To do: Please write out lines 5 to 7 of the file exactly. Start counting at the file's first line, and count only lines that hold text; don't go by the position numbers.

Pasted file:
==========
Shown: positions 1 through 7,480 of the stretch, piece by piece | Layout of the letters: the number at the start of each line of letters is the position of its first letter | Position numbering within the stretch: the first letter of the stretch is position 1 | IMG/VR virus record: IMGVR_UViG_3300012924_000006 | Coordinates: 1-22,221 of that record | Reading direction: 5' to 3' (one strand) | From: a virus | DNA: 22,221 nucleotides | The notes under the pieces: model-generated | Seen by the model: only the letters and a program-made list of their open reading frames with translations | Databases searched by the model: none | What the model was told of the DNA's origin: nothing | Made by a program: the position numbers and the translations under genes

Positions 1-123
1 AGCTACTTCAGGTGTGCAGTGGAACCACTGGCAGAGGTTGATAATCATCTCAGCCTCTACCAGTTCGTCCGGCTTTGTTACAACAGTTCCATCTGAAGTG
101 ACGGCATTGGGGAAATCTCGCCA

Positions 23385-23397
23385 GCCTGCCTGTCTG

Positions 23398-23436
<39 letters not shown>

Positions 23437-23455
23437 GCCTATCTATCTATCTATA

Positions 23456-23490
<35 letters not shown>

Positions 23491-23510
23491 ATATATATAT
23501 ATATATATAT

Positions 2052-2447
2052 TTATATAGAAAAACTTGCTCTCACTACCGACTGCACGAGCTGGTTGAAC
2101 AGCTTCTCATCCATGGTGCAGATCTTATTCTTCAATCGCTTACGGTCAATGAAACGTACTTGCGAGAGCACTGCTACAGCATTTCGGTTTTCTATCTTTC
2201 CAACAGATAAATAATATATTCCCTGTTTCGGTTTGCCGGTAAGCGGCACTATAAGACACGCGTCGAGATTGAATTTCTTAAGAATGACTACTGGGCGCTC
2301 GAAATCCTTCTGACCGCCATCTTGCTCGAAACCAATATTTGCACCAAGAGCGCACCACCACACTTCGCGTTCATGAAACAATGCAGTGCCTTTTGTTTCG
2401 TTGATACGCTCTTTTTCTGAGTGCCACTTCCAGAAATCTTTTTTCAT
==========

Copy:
Positions 23385-23397
23385 GCCTGCCTGTCTG

Positions 23398-23436